4. The moon does some strange things if you haven't noticed! And something very strange is happening this Saturday, April 4th! A so called, "Blood Moon", is to occur that will be the shortest of the century, these are very rare occurrences that are very interesting to examine. The blood moon occurs only when the sun, moon and earth are lined up perfectly with the earth in the middle. The earth as it lines up with the sun casts a large shadow which then envelopes the moon as it passes into the earths shadow. As it does this the moon becomes darker and eventually a reddish hue. The moon is turning red for a certain reason because the atmosphere of the earth filters out the blue light of the sun leaving only the red light to shine on the moon giving it it's signature red moon color. This blood moon occurrence happens to be a special one though, that is because usually a blood moon occurs twice a year, but when it occurs four times, like it will this year, it is known as a tetrad. So if a blood moon is when the moon is blood red, a blue moon is when the moon is blue right? Surprisingly no! A blue moon has nothing to do with the color of the moon unlike the blood moon. So what is a blue moon? Well it is a confusing tail. Originally the idea was traced to the "Maine Farmers's Almanac", which stated a blue moon was the third full moon in a season that contains four full moons instead of three which is a rare occurrence. But the idea was misinterpreted by another author who stated a blue moon is the second full moon in a month with two full moons, this was published and adopted as common knowledge. Now when you're friends start talking about the lunar cycles at the lunch table you can contribute useful information into the conversation. Enjoy your Saturday night which I'm sure you'll spend doing something other than watching the moon! Blue moon information from space.com Picture from toonpool.com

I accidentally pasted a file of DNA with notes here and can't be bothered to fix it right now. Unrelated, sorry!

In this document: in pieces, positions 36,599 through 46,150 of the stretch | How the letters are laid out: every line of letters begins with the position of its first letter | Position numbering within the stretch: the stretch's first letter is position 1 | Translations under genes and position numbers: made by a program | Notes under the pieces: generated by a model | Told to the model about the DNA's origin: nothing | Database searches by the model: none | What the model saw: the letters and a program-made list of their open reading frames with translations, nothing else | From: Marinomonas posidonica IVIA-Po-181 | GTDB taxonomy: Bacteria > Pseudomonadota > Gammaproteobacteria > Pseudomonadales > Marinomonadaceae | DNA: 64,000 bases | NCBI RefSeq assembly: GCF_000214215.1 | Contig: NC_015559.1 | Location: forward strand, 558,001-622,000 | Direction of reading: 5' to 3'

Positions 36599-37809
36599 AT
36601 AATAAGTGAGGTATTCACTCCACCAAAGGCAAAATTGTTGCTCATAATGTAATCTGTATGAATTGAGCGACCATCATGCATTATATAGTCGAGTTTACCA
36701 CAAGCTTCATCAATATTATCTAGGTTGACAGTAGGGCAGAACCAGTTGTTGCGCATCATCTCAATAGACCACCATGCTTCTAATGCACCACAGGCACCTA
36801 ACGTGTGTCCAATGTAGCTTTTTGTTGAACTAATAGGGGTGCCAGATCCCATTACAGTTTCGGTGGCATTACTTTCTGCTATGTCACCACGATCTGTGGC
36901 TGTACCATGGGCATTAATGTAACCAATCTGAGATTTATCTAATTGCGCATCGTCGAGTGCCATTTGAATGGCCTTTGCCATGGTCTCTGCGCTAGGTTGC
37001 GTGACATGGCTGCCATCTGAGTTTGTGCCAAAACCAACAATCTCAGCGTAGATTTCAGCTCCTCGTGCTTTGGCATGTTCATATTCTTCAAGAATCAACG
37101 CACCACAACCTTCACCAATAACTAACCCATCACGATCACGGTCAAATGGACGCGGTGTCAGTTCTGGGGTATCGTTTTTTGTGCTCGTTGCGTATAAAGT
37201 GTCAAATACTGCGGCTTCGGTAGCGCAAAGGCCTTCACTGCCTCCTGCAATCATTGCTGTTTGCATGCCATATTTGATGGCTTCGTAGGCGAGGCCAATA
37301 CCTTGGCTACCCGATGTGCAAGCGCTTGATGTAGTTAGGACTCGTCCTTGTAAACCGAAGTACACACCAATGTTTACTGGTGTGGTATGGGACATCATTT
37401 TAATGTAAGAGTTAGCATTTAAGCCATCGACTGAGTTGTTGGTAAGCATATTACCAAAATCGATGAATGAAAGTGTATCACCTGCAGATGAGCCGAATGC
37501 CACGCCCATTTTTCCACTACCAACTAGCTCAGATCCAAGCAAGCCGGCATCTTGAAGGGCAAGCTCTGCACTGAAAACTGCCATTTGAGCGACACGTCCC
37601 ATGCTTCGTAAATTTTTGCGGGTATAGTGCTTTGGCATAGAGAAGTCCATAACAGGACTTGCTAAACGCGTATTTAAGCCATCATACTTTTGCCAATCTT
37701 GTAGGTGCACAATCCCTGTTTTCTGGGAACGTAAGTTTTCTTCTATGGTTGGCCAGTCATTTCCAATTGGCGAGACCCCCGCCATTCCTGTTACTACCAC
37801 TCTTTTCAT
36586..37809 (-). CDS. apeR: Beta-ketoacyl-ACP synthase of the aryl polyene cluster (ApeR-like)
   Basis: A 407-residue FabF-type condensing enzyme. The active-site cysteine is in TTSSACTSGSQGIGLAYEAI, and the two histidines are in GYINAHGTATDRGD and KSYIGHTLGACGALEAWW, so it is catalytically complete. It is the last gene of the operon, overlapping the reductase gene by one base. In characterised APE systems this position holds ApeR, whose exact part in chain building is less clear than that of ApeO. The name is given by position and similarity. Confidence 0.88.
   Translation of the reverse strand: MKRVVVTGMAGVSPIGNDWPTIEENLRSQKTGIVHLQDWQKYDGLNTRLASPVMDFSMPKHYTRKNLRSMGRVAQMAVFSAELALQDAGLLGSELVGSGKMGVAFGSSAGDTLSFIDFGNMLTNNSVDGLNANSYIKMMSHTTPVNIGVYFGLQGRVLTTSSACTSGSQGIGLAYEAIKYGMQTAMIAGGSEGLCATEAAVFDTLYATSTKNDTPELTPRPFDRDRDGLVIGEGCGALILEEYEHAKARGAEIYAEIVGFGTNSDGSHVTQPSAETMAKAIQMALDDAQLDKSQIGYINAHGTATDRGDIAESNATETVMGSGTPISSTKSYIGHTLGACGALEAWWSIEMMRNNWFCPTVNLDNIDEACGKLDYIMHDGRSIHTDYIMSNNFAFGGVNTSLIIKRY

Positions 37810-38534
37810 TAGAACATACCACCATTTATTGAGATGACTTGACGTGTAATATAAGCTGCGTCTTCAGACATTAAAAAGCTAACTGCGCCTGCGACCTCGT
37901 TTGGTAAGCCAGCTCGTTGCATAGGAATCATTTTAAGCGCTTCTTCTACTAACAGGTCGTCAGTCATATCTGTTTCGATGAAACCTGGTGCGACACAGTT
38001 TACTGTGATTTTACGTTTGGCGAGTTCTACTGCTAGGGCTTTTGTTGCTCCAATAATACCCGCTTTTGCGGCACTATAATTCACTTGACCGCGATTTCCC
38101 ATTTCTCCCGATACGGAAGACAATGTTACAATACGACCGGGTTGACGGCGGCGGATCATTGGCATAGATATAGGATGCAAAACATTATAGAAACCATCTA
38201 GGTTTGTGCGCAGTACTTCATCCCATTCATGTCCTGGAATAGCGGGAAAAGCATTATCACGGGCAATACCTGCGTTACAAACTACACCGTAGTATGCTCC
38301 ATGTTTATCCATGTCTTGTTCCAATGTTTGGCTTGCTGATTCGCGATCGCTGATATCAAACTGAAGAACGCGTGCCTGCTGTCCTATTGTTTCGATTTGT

5. Every night at 11 o'clock that not-so-trusted weather man or lady steps onto your screen wearing some type of unappealing weather motif article of clothing trying to convince you about just what is going to happen tomorrow in our little portion of the atmosphere. Now they could be using a crystal ball as far as we know until they bring up that BIG screen full of moving green blobs that mesmerizes us into believing whatever they say. What exactly is this weather map showing us though? For all we know it is showing the movement of buffalo herds over the plains of America. And also if it does show us "rain" as they say, how exactly does it do so? Well the buffalo herd idea was completely false, the radar detection actually is showing the precipitation as most people already know, the radar picks up the dense cloud forms that make up storms, and it can also show how dense these clouds are which often shows up as different colors on the green screen. But again how does this magical radar system work??? Well the answer is actually a simple idea. Radar stands for Radio Detection and Ranging, it was developed starting back in the 1940's and was originally used to detect enemy planes as well as submarines. Back then they used sound waves which were bounced into the air or water and if there was an object present then the waves would bounce back and show the plane or submarine. Weather radar is a tad more advanced than that now though, they use microwaves sent down from satellites to detect the cloud formations and show where and when the precipitation will go next. What is also very special about modern radar can scan up and down, called elevation scanning, as well as in a circle in all directions, known as azimuthal scanning. Combining these two types of advanced scanning can give a 3D picture of the giant green blobs which threaten outdoor birthday parties and picnics alike. So the next time you watch the weather-person goes across your screen at 11 pm, know that they are using highly advanced million dollar technology, to give you a forecast that will be right about 60% of the time. Picture from csindy.com